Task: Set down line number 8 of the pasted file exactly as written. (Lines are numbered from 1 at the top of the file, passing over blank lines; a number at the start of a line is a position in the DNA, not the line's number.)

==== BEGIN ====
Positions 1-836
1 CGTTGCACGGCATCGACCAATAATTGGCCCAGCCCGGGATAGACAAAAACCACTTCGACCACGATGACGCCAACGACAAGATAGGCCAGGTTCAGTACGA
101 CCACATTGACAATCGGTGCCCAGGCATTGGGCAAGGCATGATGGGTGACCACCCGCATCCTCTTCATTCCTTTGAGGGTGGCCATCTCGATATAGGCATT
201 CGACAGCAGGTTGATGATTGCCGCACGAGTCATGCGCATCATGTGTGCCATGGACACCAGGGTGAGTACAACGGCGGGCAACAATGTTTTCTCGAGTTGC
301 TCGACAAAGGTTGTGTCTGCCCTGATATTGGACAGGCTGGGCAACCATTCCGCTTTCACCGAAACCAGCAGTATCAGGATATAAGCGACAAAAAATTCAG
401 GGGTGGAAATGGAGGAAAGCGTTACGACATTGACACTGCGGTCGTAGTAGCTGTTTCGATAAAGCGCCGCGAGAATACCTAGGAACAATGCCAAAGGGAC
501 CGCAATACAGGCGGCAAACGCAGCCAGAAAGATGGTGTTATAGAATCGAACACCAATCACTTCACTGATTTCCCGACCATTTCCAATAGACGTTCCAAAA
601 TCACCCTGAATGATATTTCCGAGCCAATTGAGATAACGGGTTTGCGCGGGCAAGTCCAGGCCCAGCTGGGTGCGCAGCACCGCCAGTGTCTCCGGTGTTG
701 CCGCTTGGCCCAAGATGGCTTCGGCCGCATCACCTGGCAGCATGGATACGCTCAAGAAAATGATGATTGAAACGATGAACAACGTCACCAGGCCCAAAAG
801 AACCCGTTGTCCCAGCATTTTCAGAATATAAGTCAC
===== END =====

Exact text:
601 TCACCCTGAATGATATTTCCGAGCCAATTGAGATAACGGGTTTGCGCGGGCAAGTCCAGGCCCAGCTGGGTGCGCAGCACCGCCAGTGTCTCCGGTGTTG